The Science Behind Creating Healthier Humans
Good nutrition during the first 1000 days, from conception until two years of age has benefits that may last a lifetime (Cunha, et al., 2015). This time frame consists of 270 days pregnancy + 365 days first year + 365 days second year = 1000 days. Good nutrition during this time provides the essential building blocks for brain development, healthy growth and a strong immune system (Sullivan and Brumfield, 2016).
In addition to laying the foundations for a healthy development the first 1000 day period is also the time when flavor preferences are formed. Food preferences are formed in infancy and carry into childhood and beyond. Complementary feeding practices are therefore crucial to prevent obesity later in life (Valentina 2017). Exposure to different flavors through amniotic fluid followed with repeated experiences with novel flavors during breastfeeding and complementary feeding increase children’s willingness to try new foods (Valentina 2017). And develop a healthy palate.
Nutrition in the first 1000 days can impact a baby even further into the future by laying the foundations for lifelong health.
A growing body of evidence suggests that nutrition during this time can have a preventative effect on non communicable diseases such as obesity and heart disease (Sullivan and Brumfield, 2016). This is called nutritional programming which is a process through which variation in the quality or quantity of nutrients consumed exerts permanent effects upon the developing baby (Langley-Evans, 2009).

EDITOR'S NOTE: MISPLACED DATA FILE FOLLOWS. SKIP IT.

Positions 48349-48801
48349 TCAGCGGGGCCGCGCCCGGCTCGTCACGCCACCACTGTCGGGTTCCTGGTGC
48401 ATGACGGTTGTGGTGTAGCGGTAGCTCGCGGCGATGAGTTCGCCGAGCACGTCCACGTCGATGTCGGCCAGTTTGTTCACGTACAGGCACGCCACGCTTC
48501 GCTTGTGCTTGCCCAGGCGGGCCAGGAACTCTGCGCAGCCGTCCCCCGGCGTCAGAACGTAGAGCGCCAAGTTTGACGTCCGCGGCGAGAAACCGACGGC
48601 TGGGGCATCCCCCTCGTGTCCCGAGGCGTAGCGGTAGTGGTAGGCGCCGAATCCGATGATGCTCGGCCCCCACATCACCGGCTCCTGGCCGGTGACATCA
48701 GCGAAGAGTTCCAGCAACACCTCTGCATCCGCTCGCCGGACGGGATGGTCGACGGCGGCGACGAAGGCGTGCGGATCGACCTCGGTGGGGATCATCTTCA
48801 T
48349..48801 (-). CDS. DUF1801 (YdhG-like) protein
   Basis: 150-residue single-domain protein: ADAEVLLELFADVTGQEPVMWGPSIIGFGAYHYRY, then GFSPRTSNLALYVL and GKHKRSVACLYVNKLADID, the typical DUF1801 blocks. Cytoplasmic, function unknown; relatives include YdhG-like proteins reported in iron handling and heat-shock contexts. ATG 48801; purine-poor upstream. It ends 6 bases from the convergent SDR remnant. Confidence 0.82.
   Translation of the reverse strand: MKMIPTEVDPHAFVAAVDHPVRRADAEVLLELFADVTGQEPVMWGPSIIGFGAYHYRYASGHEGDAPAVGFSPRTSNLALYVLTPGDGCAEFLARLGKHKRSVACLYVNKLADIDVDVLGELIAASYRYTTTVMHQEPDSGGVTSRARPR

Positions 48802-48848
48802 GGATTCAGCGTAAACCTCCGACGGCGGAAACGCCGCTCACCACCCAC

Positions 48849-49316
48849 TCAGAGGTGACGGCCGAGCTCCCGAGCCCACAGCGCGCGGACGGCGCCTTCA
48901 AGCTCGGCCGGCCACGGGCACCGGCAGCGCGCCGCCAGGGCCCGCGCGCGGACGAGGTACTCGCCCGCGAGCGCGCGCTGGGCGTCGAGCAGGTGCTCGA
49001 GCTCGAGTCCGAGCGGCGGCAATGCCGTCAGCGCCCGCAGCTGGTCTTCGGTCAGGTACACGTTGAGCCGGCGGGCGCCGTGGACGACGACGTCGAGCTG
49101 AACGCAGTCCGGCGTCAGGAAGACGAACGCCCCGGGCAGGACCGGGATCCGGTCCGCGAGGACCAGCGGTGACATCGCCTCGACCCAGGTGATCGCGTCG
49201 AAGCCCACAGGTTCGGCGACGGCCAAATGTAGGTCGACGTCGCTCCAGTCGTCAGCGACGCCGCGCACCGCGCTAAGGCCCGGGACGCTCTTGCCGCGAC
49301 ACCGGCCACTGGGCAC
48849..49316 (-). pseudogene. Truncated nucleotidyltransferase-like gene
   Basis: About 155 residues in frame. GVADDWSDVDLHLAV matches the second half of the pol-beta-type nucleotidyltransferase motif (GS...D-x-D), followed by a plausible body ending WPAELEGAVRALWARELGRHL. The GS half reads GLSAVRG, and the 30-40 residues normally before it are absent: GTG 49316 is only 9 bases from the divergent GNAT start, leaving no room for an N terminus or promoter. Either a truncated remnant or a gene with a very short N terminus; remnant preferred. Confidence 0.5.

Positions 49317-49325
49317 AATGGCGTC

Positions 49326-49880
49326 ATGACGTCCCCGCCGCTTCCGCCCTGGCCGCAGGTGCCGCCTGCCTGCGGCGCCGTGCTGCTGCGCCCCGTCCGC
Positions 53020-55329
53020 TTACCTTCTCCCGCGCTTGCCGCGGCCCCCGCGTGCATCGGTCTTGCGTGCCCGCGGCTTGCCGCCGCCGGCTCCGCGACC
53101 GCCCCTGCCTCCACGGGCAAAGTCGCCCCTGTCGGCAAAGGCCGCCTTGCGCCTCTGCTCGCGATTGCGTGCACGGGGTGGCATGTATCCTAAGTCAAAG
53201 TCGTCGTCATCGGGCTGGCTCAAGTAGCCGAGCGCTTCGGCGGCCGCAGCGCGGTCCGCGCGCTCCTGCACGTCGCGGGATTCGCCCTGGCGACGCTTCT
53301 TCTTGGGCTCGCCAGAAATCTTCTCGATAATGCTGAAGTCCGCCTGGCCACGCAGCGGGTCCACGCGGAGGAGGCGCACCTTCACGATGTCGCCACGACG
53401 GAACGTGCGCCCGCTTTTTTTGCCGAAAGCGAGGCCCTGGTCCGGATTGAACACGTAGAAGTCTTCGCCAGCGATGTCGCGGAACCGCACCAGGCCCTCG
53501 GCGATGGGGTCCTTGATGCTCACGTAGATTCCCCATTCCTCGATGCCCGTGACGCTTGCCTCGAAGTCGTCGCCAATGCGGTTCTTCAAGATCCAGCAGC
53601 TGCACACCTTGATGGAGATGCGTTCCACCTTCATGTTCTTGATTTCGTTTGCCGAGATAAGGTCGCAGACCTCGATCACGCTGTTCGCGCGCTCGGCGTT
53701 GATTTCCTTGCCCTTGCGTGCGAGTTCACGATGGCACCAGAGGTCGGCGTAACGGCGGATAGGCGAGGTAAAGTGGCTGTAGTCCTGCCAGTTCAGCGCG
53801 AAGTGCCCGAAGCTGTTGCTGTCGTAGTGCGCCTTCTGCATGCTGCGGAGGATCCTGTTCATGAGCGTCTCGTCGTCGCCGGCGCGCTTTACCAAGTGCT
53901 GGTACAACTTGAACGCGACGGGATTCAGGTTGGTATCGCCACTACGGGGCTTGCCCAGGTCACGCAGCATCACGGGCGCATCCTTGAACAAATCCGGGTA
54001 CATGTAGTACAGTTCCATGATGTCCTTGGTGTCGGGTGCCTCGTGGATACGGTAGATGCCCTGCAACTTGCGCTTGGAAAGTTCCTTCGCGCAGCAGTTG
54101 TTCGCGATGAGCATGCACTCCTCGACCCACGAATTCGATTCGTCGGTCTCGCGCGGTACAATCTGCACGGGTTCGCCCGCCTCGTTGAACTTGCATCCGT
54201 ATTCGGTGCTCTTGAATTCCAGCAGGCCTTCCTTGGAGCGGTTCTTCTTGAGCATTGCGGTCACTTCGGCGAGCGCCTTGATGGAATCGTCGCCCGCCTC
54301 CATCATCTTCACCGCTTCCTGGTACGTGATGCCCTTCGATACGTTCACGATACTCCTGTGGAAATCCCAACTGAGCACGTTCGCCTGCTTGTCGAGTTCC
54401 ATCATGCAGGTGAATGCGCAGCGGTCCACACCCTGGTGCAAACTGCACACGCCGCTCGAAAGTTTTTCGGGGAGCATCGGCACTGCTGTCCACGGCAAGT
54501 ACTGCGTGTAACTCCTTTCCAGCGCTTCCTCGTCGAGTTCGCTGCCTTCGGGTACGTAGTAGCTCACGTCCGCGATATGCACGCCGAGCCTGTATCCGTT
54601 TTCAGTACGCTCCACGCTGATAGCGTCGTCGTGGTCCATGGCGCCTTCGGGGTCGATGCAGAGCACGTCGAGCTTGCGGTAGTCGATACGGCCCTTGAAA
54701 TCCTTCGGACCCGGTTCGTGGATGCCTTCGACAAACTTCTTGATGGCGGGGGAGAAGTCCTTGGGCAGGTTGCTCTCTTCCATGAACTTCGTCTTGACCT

Creating Better Quality Breast Milk
After birth, breast milk provides the ideal form of nutrition to infants as it contains all the nutrients for optimal growth and development (Hennet and Borsig, 2016). Exclusive breastfeeding is recommended up to 6 months of age, and then up to 2 years of age as complementary foods are introduced. There are many benefits related to breastfeeding, such as reduction in childhood morbidity and mortality. In the long-term, it reduces the risk of non-communicable diseases such as obesity, hypertension, diabetes, and hypercholesterolemia (Cunha, et al., 2015) as these could be programmed during this period of life (Moreno, et al., 2019).
Maternal dietary intake can lead to substantial variations in human milk quality.
Any nutrient deficiency will be carried forward via lactation. It is impossible for a nursing mom to transfer nutrients via breast milk she does not have (Erick, 2018). Optimizing dietary intake will optimize the nutrient benefits delivered to your baby (Erick, 2018).
How Nunona Mama Balls Help
Understanding all of this is only half the challenge, breastfeeding is incredible but it’s also hard work in the beginning. Add to this that you are caring for a new life and ensuring you are able to eat well in this new normal is a daunting task. That’s why we’ve made Mama Balls - to help empower new moms - and make this period a little easier by putting the science into action in order to help new moms feed their bodies, so they can feed their babies!
Our unique ‘pill box’ design puts whole food plant based goodness back at the forefront.